Budget 2022

SOE bailouts will increase budget deficit, lead to downgrades, warns Auditor General


State-owned enterprises are increasingly relying on government guarantees to secure loans, but this reflects badly on government's debt and could result in credit downgrades, the Auditor-General of South Africa warned.

On Wednesday, Auditor General Kimi Makwetu briefed Parliament's Standing Committee on Public Accounts (Scopa) on the audit outcomes of national and provincial government for the 2018/19 financial year.

There were a total of 432 auditees, which included government departments and public entities.

Overall, less than a quarter (23%) of auditees received clean audits, while 11% or 49 audits were outstanding, as at September 2, 2019. Most of the outstanding audits were from public entities.

The AG audits 14 state-owned enterprises. These include national broadcaster the SABC, airlines SA Express and SAA, the Post Office, the Land Bank and Denel.

The AG does not audit Eskom, diamond miner Alexkor or the Industrial Development Corporation, as it does not have the resources to do so, Makwetu told members of Parliament. However, the AG will be deploying capacity to be the signing-off auditor for Transnet for the 2020/21 year.

Outstanding audits

The AG only completed audits of 11 SOEs. The remaining three – SAA, Trans-Caledon Tunnel Authority (TCTA) and the South African Nuclear Energy Corporation (Necsa) had outstanding audits.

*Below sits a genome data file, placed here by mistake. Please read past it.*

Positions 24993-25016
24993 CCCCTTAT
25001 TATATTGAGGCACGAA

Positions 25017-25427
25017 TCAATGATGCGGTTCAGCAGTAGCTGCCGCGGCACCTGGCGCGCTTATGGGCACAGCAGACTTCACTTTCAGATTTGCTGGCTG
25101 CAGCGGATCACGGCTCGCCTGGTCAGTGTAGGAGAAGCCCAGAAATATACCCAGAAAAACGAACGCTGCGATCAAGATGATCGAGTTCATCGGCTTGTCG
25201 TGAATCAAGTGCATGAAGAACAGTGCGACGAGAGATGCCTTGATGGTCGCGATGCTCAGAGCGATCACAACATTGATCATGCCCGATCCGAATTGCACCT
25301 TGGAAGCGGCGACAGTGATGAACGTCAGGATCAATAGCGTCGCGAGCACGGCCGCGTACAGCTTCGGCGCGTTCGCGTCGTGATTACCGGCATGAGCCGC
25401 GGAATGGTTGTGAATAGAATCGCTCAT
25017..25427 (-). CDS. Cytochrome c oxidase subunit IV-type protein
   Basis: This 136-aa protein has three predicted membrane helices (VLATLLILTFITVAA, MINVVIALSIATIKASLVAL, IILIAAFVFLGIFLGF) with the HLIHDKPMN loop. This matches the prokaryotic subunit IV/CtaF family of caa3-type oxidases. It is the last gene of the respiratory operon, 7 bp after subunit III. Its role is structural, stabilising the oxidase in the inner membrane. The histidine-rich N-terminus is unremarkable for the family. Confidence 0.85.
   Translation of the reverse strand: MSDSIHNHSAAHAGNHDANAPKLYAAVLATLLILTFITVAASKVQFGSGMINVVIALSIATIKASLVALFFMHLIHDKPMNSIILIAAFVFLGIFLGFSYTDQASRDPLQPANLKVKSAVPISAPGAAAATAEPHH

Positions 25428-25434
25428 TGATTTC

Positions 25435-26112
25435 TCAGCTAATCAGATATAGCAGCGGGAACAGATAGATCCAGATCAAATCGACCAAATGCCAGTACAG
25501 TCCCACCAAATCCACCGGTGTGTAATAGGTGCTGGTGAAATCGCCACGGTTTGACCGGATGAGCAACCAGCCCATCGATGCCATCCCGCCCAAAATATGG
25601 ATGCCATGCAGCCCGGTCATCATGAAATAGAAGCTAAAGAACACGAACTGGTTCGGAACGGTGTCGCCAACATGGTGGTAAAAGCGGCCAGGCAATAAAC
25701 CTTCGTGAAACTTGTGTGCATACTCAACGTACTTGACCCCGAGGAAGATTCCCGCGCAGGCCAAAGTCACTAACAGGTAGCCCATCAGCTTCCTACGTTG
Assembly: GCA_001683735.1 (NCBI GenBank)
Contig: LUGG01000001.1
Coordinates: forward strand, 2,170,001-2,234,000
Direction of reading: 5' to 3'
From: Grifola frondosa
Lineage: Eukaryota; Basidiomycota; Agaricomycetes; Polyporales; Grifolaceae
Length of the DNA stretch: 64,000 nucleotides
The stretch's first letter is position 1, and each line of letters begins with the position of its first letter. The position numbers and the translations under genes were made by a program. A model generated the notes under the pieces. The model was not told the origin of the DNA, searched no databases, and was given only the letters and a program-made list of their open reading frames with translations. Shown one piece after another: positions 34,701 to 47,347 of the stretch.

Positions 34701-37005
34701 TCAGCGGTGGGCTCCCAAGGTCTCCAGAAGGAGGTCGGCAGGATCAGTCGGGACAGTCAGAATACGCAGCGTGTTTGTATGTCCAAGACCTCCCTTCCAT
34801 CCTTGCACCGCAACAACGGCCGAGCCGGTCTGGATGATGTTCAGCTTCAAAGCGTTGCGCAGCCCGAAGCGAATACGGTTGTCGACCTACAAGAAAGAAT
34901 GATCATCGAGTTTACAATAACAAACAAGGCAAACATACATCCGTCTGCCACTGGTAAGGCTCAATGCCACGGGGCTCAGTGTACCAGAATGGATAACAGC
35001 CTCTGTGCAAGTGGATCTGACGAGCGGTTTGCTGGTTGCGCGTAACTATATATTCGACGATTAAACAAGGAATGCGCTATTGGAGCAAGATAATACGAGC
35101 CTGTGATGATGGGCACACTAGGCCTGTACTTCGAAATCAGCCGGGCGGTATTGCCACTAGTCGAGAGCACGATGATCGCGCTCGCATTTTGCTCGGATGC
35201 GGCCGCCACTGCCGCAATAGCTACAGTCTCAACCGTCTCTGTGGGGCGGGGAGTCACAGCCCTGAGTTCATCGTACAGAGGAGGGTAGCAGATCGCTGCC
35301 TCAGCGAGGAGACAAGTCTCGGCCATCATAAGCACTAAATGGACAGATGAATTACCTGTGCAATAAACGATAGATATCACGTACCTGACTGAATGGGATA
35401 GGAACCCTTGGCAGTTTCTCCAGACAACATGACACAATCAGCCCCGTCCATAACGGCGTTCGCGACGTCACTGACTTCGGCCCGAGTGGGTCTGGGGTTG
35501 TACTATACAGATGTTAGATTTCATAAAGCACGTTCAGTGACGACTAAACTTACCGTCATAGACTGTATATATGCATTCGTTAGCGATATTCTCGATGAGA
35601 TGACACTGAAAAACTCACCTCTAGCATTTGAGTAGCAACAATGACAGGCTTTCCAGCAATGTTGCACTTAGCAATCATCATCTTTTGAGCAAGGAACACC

While the AG expects to complete audits for Necsa and TCTA by the end of October, no timeline was given for the SAA audit. 

Fin24 previously reported that SAA's annual financial report could not be tabled in September due to financial challenges. Makwetu cited the same reason for not being able to complete the audit.

However, he said the bulk of the auditing had been done and about 10% of the work is outstanding.

In a statement, Scopa chairperson Mkhuleko Hlengwa said it was concerning some SOEs and government departments had not submitted their financial statements to the AG. SAA in particular had not submitted financial statements for two years, the committee heard. 

"As a result of this non-submission, no auditing work has been done for 2019 at SAA due to the outstanding information. This shows the disregard of SAA for the law and sets a wrong precedence of normalising the non-submission of financial statements," Hlengwa said.

"Some of the reasons for outstanding audits on SOEs are because of known going concern difficulties and challenges," the AG's presentation to Parliament read. "Two of the SOEs for which the audit was finalised had going concerns problems – namely Petroleum Oil and Gas Corporation of South Africa and the SA Post Office."

Government exposure

The AG further unpacked that during the 2018/19 year, government guarantees amounting to R446bn were issued to 11 SOEs. This includes SOEs which are not audited by the AG.

"The total government exposure relating to these guarantees amount to R328bn," the AG said.

The AG noted that SOEs used the guarantees to obtain loans from lenders. "Guarantees or bailouts for SOEs would increase the budget deficit of the fiscus, government debt and borrowing costs, and result in downgrades from rating agencies," the presentation read.

Irregular expenditure

The report showed that irregular expenditure by the 11 audited SOEs amounted to R1.35bn. The SABC accounted for the largest amount (R351m) of irregular expenditure, followed by Airports Company South Africa and Denel.

Irregular expenditure is incurred through the non-compliance of supply chain management processes, as well as payments made without following due process, Makwetu said.

*This article was updated at 13:50 on Wednesday, October 23 to include remarks from Scopa.

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